Ilia Malinin’s quadruple Axel sheds light on first figure skater to land triple Axel

Vern Taylor
Vern Taylor, the first figure skater to land a triple Axel in competition. (Getty Images)
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Vern Taylor arrived at the Riverside Skating Club in Windsor, Ontario, on Sept. 15 to do what he has done at that rink for the last three decades: coach figure skaters. But this day was different.

Taylor, who in 1978 became the first man to land a ratified triple Axel in competition, was told that 17-year-old American Ilia Malinin performed the first quadruple Axel the previous night.

“When we heard that he landed it, I said, ‘Oh my goodness, that’s terrific,'” Taylor said by phone.

He was then shown video of Malinin’s feat.

“Anything’s possible,” Taylor said. “43 years [later], that’s something. It’s knowing that you can perform the jump that makes it challenging.”

Malinin, the world junior champion, landed the most difficult jump in skating and checked off the only remaining quad yet to be performed.

At the 1978 World Championships in Ottawa, a 20-year-old Taylor broke through a similar barrier in hitting the last remaining unchecked triple jump. But while Malinin’s senior career seems to be just getting started, and many medals appear in his future, Taylor is largely a forgotten man outside of ardent figure skating followers.

He finished 12th at those 1978 World Championships. Taylor’s 1980 Olympic prospects were dimmed by the fact that Canada had just one men’s singles spot, and he had taken runner-up at nationals in 1978 and 1979 to Brian Pockar, who also outscored Taylor at those years’ world championships. So Taylor stopped competing a year before the Lake Placid Games.

“I didn’t have a reason,” he said. “I just decided to take a break.”

Taylor will always have that day at the world championships in Ottawa. He can still remember the nervousness, knowing that two other skaters also planned to attempt a triple Axel. They were unsuccessful, though Taylor didn’t know it.

“I didn’t see their jumps,” he said. “I didn’t want to know what was ahead of me.”

American David Jenkins landed a triple Axel in Movietone newsreel footage reported to be from 1957, but that was not in competition.

Taylor, skating to music from “Rocky,” put the triple Axel as the third jump of his program, according to reports at the time. The one YouTube video of it, published two years ago, has 32,000 views. It shows Taylor landing the three-and-a-half revolution jump on one foot and spinning out of it while managing to stay on that single skate blade amid a crowd roar.

“During that program, it was like a rock concert,” Taylor said. “I got the energy from the audience.”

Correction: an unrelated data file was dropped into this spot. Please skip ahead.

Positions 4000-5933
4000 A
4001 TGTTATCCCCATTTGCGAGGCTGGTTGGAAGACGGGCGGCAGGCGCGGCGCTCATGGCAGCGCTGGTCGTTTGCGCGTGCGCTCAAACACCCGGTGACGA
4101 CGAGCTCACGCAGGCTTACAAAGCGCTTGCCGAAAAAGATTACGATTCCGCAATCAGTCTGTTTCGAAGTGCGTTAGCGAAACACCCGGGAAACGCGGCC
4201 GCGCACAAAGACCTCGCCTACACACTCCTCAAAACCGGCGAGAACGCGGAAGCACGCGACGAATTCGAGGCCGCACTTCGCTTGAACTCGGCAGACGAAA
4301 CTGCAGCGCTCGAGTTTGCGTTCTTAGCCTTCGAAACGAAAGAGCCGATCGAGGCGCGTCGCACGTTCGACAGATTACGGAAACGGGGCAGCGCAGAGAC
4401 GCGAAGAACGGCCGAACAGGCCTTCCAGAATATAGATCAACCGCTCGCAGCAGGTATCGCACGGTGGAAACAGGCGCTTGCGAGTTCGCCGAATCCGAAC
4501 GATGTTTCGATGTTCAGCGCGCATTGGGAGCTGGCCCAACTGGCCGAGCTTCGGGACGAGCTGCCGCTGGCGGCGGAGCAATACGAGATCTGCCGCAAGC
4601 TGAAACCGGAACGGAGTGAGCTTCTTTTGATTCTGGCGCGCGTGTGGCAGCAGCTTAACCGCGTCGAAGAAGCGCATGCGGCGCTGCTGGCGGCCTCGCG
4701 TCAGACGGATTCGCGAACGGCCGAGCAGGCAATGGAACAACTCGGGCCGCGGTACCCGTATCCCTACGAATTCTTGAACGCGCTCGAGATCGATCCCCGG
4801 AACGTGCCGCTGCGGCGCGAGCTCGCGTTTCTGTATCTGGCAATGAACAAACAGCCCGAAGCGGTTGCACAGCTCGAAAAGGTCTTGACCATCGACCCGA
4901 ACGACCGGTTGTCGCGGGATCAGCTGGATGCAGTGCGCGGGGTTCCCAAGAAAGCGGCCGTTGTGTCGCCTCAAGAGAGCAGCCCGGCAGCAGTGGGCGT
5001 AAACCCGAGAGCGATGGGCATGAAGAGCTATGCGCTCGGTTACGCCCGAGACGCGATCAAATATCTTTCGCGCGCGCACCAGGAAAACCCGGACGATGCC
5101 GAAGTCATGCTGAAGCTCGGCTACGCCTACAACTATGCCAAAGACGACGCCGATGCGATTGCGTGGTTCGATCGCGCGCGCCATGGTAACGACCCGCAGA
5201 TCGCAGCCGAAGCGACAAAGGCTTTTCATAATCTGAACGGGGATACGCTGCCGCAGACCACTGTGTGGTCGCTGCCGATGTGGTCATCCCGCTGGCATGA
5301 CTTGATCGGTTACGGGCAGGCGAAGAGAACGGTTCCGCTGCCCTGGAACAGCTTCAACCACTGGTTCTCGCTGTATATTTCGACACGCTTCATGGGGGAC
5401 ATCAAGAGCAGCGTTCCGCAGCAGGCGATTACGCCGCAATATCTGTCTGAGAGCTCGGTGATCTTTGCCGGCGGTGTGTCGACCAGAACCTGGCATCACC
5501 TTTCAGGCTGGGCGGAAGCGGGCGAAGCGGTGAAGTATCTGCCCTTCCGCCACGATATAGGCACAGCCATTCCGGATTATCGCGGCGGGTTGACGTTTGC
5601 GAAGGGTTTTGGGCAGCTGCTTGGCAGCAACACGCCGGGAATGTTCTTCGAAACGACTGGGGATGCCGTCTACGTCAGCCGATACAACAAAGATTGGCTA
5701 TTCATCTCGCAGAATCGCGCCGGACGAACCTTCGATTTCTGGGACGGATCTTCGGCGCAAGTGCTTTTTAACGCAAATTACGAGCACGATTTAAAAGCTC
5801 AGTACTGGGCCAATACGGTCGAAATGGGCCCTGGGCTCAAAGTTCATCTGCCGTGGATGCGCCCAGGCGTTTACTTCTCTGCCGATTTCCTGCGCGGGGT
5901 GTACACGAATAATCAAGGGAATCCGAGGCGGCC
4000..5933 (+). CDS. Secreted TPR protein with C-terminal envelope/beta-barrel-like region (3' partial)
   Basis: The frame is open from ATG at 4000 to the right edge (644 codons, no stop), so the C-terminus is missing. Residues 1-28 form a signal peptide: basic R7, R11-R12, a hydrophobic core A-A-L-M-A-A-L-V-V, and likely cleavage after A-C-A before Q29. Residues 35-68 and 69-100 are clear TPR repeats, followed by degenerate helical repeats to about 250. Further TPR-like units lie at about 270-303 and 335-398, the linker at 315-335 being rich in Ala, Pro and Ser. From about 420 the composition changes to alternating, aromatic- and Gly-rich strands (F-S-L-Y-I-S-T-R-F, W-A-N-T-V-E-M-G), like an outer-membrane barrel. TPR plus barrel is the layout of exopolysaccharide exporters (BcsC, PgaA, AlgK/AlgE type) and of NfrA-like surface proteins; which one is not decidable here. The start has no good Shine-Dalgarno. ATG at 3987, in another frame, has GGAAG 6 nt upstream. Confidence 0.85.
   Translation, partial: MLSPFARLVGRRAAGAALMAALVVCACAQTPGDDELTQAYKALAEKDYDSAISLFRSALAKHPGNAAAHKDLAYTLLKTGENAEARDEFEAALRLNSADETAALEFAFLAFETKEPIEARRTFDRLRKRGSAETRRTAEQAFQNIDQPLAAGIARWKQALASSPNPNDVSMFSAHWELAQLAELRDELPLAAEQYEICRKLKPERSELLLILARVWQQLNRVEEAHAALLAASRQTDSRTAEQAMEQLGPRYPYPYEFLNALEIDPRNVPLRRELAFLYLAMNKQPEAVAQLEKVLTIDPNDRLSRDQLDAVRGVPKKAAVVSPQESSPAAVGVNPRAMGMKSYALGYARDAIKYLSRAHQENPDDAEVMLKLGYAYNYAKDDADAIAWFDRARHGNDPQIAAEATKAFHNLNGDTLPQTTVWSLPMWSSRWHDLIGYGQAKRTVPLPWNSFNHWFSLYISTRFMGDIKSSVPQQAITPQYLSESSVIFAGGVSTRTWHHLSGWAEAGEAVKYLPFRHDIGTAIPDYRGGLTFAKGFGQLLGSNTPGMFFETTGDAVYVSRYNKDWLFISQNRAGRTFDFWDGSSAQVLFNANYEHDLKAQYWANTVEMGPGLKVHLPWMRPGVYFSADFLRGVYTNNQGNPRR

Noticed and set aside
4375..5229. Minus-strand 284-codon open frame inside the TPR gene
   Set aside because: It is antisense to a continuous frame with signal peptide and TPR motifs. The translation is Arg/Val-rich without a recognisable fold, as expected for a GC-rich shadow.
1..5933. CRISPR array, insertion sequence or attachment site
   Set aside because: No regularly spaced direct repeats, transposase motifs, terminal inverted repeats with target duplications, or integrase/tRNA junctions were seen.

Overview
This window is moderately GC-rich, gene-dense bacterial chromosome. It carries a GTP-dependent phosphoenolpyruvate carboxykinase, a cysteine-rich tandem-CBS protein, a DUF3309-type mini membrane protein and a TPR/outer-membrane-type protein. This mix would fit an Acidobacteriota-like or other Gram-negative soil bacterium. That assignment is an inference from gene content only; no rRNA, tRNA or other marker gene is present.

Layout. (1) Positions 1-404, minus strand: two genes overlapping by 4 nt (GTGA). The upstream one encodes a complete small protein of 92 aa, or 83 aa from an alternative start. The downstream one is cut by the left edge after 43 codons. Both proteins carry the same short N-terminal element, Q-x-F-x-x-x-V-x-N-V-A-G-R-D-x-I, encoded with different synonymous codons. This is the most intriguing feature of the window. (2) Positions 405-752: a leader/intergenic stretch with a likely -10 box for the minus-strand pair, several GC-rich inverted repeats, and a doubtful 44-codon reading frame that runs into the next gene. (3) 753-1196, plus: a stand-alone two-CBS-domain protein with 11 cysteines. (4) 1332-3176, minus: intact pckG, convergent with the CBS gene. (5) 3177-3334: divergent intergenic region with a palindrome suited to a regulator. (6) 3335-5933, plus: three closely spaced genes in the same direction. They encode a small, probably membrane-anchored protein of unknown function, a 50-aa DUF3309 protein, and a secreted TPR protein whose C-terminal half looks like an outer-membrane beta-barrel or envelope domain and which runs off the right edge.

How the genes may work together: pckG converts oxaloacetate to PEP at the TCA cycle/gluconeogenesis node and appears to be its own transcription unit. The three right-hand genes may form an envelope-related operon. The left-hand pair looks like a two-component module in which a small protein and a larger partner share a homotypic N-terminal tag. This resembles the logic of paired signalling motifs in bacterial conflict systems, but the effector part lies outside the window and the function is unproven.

The Montreal Gazette reported at the time that the jump was ratified three hours later. Italian Sonia Bianchetti, the men’s referee at the 1978 Worlds, said she met with the assistant referee, the ISU president and a technical delegate.

“During this short meeting it was recognized that Vern had completed the first triple Axel Paulsen jump [Norwegian Axel Paulsen was the skater who landed the first Axel jump in 1882, getting it named after him] in an officially recognized figure skating competition,” she wrote in an email last month. “The triple Axel was fully rotated and landed on one foot.”

One of the people inside the Ottawa Civic Centre that day was 16-year-old Canadian Brian Orser. Orser, inspired by Taylor, later became synonymous with the jump — labeled “Mr. Triple Axel” and landing it en route to silver medals at the Olympics in 1984 and 1988 and the 1987 World title.

Orser remembered Taylor visiting his skating club for an exhibition. Orser saw Taylor doing an Axel takeoff exercise off the ice, incorporated it into his own routine and began teaching it to his skaters after becoming a coach.

Yet another Canadian, Kurt Browning, was the first man to land a ratified quadruple jump of any kind in competition — a toe loop at the 1988 World Championships.

“For me, personally, it was huge,” he said, “because I was promised a car if I could land it.”

Through an agreement with an Edmonton car dealership, Browning was handed the keys to a Quattro — quad/Quattro — after hitting the toe loop. The skater was unaware that the dealer was merely leasing it to him. About six months later, Browning received a call asking to bring the car back.

Browning was inspired by American Brian Boitano, whom he previously saw land a quad outside of competition. Taylor motivated him, too.

“[Taylor] gave me permission, even at a young age, to start thinking bigger,” he said.

Browning also pointed to Jozef Sabovčík, a 1980s skater for then-Czechoslovakia who many believe was the first man to land a quad in competition, Browning included. Sabovčík was initially given credit for a quad toe loop at the 1986 European Championships, but weeks later it was invalidated because he touched down with his free foot, according to reports.

“I never want to come off as arrogant, but despite what ISU [International Skating Union] decided in the end, I do know that I landed the jump on that day,” Sabovčík, who said he performed a quad jump on his birthdays through age 44, wrote in an email. “The fact that most of the people in the skating world believe the same thing, it means everything to me that Kurt is one of them. It would have been nice to have my name in the Guinness Book of Records, but I am also not trying to change history.”

Sabovčík, now 58 and coaching in Salt Lake City, attended March’s world championships in Montpellier, France, where Malinin finished ninth. There, he spoke with Malinin’s parents, Russian-born Uzbek Olympic skaters Tatyana Malinina and Roman Skornyakov, whom he calls friends.